A member of the faculty since 1999, Dr. Margarita Balmaceda's area of interest is Eastern Europe, from which she has developed an expertise in energy politics in post-Soviet states. Her new book is titled Russian Energy Chains: The Remaking of Technopolitics from Siberia to Ukraine to the European Union. The book focuses on how the physical characteristics of different types of energy, by shaping how they can be transported, distributed, and even stolen, affect how each may be used—not only technically but also for political pressure. Balmaceda conducted extensive field research in Ukraine, Russia, and the European Union, in particular Germany, for this project, utilizing her knowledge of Russian, Ukrainian and German language to tap previously unused sources. One unique element that sets the book apart from others on energy politics of the region is the emphasis given to technical details in the production and transportation of each type of energy, which is, in her view, key for understanding their political use as well. To do this, she had to undergo extensive technical as well as advanced language training, for example through two individual courses on "Ukrainian for Mining and Metallurgy." Although she is not a scientist nor an engineer, Balmaceda set out to develop a deep knowledge of subjects outside her field. While other books may give the reader an easy read, Balmaceda says that she, "Trusts the reader wants to and is capable of learning about technology." To facilitate this learning, the book includes a useful appendix providing an explanation, in layman's terms, of the key technical processes discussed.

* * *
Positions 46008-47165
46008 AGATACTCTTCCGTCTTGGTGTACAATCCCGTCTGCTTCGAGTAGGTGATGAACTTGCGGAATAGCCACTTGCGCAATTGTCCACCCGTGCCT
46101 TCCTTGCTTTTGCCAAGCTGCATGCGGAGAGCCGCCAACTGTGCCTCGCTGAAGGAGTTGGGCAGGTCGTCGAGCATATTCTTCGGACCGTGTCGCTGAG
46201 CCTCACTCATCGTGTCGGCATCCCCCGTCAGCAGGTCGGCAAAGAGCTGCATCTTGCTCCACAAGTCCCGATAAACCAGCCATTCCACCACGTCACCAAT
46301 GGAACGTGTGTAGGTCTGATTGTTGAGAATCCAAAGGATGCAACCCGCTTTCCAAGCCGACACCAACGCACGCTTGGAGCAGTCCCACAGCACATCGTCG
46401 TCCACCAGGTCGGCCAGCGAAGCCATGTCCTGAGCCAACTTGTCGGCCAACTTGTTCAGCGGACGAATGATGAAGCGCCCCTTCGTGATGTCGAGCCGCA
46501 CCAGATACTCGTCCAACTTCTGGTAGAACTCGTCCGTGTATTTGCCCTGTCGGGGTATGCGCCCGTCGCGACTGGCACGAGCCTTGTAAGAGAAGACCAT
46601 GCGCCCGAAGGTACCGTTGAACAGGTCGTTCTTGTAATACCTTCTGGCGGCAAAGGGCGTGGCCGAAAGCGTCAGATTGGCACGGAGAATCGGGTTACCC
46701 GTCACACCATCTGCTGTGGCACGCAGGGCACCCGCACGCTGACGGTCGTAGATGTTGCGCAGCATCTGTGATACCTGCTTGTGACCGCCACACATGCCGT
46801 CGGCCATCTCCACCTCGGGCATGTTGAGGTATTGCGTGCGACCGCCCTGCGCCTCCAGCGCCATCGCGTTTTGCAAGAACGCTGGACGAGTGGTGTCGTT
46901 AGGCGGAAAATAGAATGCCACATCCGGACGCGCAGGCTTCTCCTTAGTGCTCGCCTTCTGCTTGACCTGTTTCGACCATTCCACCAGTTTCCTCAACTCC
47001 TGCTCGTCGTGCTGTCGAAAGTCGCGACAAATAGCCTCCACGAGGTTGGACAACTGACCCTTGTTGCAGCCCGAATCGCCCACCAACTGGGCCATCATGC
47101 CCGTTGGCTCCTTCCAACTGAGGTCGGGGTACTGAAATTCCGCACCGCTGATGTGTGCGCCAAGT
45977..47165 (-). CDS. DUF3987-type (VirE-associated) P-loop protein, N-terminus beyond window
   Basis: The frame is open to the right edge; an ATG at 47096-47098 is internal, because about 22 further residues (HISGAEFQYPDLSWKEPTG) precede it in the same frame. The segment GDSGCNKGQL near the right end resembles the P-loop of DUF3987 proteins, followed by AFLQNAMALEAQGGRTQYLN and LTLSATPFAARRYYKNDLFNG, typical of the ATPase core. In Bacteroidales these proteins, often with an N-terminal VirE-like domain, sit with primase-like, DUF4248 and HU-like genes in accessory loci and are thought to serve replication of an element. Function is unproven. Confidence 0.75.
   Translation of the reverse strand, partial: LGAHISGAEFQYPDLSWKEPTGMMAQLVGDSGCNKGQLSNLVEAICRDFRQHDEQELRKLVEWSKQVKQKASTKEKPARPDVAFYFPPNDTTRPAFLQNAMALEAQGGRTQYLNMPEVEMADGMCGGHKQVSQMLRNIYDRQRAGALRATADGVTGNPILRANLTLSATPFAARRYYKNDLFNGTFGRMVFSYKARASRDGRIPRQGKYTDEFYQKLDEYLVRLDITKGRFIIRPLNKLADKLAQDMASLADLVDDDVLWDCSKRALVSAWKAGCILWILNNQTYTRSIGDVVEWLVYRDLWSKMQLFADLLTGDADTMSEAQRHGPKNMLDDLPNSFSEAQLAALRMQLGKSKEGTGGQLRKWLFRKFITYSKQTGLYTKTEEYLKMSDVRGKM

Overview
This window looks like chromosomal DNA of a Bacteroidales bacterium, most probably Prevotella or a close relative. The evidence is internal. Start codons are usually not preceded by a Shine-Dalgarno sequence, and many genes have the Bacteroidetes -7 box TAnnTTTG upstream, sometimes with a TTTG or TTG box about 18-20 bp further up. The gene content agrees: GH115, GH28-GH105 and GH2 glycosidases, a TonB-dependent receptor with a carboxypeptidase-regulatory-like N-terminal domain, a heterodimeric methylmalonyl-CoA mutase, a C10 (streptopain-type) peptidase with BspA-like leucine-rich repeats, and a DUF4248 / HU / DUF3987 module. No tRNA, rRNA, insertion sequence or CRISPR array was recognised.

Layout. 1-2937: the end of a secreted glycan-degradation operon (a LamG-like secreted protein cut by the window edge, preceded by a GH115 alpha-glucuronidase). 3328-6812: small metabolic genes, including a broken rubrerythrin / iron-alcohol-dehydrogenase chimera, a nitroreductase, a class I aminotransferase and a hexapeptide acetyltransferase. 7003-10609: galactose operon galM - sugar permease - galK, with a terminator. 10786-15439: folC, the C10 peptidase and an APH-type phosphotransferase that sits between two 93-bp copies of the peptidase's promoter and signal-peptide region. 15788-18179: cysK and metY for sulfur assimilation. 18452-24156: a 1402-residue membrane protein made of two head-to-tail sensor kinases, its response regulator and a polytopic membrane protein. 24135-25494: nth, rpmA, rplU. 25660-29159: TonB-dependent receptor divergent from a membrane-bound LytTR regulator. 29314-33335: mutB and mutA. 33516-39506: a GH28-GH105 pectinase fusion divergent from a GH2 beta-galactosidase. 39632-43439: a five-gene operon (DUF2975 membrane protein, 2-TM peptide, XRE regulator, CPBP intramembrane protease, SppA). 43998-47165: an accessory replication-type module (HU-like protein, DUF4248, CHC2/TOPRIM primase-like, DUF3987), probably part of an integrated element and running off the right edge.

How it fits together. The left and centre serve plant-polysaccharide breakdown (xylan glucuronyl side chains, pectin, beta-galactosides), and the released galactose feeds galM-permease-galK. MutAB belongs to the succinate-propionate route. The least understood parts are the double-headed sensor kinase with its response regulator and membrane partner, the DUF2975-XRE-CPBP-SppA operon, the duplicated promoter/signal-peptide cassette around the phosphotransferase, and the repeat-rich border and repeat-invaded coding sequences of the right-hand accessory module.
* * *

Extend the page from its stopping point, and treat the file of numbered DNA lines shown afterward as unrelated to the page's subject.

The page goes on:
Several institutions in the U.S. and the European Union, including the Woodrow Wilson International Center for Scholars, provided her with grants to conduct research on this book. This book builds upon her previous work on the area, which includes three other single-authored books, three edited books, and numerous articles.
She emphasized that while conducting research like hers is challenging, it is the "knowledge that people believed in [her]" that gave her the strength to continue with this project despite it being the hardest she has encountered so far. She also said that accomplishing such large projects requires a conception of a goal or a "light at the end of the tunnel" to achieve ones aims, and that this is a skill that students ought to develop. Similarly, she suggested that others' belief in her has been integral in every accomplishment since she was an undergraduate. Yet, acknowledging this has not always been the case in a discipline where women and people of color are still a small minority, Balmaceda rounded out our discussion by stressing that one cannot allow others to deny you their ability and dreams, and that students should surround themselves with "people who believe in you."
Balmaceda is a native of Buenos Aires who grew up there and in Puerto Rico, and came to the continental United States in her teens to study at Johns Hopkins University, earning a B.A. in International Studies. At 17, she entered the graduate program at Princeton University, from which she earned an M.A. and Ph.D. in Politics. She rounded out her education with a post-doctoral fellowship in Ukrainian Studies at Harvard. Throughout her education, in addition to her first language, Spanish, she gained fluency in English, Russian, Ukrainian, Hungarian and German.
Categories: Nation and World